Miners will weather the covid-19 storm — report
Mining companies’ will be able to weather the year despite the covid-19 pandemic, owing to having vastly streamlined their operations, cut debt and expenditures, and increased production efficiencies, Fitch Solutions forecasts in its most recent report.
Fitch anticipates most metal prices faring worse than in 2019 and the global recession affecting physical demand.
“We believe the resilience and better financial positions built over past years will shield miners from bankruptcy,” the research firm says.
“2019 already proved challenging for most miners as profit levels were squeezed, not only due to share buybacks, impairments and legal charges, but also as metal prices fared slightly worse than in 2018, except for iron ore and nickel.”
In 2020, Fitch expects this to intensify.
Rio still attractive
Among large diversified mining companies, Norilsk Nickel and Rio Tinto boasted the best financial results in 2019, mainly due to higher iron ore, nickel, platinum and palladium prices compared to 2018, Fitch reports.
The firms gave shareholders a return on equity (ROE) ratio of 19% (Rio Tinto) and 164% (Norilsk Nickel).
Fitch expects continued out performance from Rio due to its management and governance.
Norilsk Nickel will also witness a solid financial and operational performance over the coming months as a result of operational streamlining and higher metal prices, Fitch says.
On the other hand, Glencore, Freeport and Vale’s financial results were grim, with negative ROE and return on asset (ROA) ratios and net losses in FY2019.
Freeport McMoRan said on Friday it would cut annual spending and start furloughing employees as copper prices plunge due to weak demand.
According to Fitch’s outlook, the company will continue to experience a dent in earnings as the Grasberg mine in Indonesia continues to transition to underground mining, and as the impact of covid-19 affects.
The case for Glencore is similar, as the firm announced multiple closures in March 2020 related to government mandates to slow the spread of the coronavirus.
In regards to Vale, as the impact of the Brumadinho dam collapse on Vale’s financials took effect in 2019, Fitch says the company will be able to sustain its project capital expenditure program despite the additional cash burden resulting from the tragedy.
“There are continued risks to the miner’s production in the coming months as Brazilian courts continue their scrutiny of the company’s operations.”
Once bitten twice shy
Mining companies will continue their restraint over capital and supply over the coming years, according to the outlook.
“While healthier balance sheets have encouraged a slight increase in capex budgets of miners since 2017, the increase has been modest.”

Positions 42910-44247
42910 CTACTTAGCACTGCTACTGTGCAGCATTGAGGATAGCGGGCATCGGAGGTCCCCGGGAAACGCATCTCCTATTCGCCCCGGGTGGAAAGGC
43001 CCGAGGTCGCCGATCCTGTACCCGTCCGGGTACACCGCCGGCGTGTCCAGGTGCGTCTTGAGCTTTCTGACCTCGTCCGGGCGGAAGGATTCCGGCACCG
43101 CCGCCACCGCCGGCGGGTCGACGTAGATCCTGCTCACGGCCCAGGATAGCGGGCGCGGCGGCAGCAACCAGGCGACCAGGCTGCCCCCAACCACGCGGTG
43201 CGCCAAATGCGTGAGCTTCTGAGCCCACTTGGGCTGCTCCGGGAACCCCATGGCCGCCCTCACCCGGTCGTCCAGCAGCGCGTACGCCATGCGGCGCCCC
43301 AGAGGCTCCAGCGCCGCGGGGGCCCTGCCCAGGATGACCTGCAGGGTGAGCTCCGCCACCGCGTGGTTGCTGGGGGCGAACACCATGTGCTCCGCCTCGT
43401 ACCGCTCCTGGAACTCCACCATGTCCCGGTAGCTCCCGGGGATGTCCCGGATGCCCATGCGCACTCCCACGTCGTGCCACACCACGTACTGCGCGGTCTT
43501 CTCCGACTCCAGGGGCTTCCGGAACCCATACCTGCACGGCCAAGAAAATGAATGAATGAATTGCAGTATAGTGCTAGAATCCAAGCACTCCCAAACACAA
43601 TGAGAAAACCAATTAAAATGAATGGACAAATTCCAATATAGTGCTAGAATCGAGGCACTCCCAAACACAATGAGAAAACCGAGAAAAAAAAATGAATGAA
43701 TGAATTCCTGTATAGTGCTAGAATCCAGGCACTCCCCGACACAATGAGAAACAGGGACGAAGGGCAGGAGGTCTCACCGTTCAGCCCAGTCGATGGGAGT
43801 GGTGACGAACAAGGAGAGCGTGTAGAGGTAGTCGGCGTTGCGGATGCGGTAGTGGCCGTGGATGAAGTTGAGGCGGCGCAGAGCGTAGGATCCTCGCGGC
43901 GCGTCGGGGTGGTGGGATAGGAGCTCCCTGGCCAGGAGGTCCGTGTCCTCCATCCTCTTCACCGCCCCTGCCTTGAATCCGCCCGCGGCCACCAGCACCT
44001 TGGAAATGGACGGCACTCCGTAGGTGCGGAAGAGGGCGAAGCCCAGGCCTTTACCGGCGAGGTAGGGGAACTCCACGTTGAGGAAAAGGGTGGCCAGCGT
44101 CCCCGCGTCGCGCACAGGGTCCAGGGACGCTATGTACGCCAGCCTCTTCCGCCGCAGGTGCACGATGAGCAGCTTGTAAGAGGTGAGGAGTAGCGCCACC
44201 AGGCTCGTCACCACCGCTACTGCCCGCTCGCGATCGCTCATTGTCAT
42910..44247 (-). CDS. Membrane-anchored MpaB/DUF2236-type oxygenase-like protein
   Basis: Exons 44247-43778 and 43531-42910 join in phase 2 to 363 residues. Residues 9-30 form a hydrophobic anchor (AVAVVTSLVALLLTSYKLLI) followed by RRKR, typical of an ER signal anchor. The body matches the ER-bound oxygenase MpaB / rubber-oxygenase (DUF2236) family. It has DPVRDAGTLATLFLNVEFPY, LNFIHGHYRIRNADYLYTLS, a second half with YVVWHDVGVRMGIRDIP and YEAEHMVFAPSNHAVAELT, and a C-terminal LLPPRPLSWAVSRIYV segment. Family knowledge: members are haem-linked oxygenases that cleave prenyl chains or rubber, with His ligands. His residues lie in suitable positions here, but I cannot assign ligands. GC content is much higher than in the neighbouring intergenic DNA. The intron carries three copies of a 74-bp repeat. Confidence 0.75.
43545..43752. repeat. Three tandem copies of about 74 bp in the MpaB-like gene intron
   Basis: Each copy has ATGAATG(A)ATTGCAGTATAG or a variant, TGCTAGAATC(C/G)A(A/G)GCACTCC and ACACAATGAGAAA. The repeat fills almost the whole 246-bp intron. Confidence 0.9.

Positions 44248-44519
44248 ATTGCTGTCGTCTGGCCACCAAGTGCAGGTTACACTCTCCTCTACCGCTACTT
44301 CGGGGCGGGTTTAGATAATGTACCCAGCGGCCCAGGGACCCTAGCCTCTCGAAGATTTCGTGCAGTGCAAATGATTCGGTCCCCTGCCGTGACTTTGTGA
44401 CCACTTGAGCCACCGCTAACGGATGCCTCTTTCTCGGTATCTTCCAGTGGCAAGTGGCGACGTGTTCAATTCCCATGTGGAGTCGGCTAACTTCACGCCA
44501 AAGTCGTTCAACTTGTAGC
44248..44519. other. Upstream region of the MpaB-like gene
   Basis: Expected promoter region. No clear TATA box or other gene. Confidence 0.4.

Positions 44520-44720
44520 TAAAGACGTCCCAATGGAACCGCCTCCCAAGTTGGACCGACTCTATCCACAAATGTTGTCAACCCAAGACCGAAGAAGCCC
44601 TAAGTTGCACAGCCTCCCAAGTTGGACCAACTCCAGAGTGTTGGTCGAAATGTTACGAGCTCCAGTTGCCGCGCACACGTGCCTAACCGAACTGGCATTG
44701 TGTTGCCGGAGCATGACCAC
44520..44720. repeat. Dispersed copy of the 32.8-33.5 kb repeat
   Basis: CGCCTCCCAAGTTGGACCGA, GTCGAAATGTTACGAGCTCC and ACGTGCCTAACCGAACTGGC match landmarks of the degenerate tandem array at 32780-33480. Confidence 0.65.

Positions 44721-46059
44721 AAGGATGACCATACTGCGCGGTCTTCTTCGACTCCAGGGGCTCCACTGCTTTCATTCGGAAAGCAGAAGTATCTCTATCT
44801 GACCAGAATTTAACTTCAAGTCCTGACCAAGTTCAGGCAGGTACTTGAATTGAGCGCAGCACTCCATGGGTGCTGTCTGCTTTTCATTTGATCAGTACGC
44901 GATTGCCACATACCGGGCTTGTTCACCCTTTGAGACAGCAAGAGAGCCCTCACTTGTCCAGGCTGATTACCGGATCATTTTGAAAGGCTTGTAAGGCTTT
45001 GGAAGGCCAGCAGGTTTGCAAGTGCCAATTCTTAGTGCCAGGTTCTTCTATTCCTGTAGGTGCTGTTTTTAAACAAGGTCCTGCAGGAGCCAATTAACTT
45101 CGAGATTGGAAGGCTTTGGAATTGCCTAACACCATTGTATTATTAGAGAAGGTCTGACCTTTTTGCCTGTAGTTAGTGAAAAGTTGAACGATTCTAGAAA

“For instance, Vale plans to spend approximately $4.6 billion each year in 2020 and 2021, compared to the $13.3 billion the company spent in 2013. Similarly, Freeport plans to spend $2.9 billion and $2.7 billion in 2020 and 2021 compared to $5.3 billion spent in 2013.”
Rio Tinto also aims to spend $6.1 billion in 2020 and $6.5 billion in 2021 compared to $13 billion in 2013.
Fitch forecasts that miners will also remain disciplined in terms of production, in order not to repeat the mistakes of the 2004-2013 commodity boom years.
“While prices of most commodities will improve better over the years compared to the lows we expect in 2020, we expect miners to hold the reigns on supply.”
Rio Tinto has adopted a ‘value over volume’ approach and expects minimal increases in production in the coming years.
Anglo American’s production guidance for the years ahead shows most of its output levels for the coming years at or minimally above 2018 levels.
Mining capital expenditure will continue to target advanced technology that enables further efficiency gains, analysts say.
“We expect miners to accelerate the integration of technology, especially automation, in their operations as a lesson learned from the covid-19 pandemic.”
The acceleration of technological integration will also widen the gap between the top low-cost producers and junior miners, according to the research company.
“Rio Tinto will remain the leader as the company boasts innovation and cutting-edge technologies in operations that can be matched by no other,” Fitch forecasts.
The mining industry will face even more rising pressures to reduce their environmental impact and improve transparency, according to Fitch.
“In terms of transparency, key deals between metal producers and EV or consumer electronics firms reflect the trend toward social accountability in the metals and mining industry.”
The gold, cobalt and diamond industries will remain the main targets for regulatory and social scrutiny, as these landscapes are ridden with illegal mining, slavery and conflict.
“In this regard, we believe miners will increasingly invest in blockchain technology to improve supply-chain transparency and their Environmental, Social and Governance (ESG) profiles.”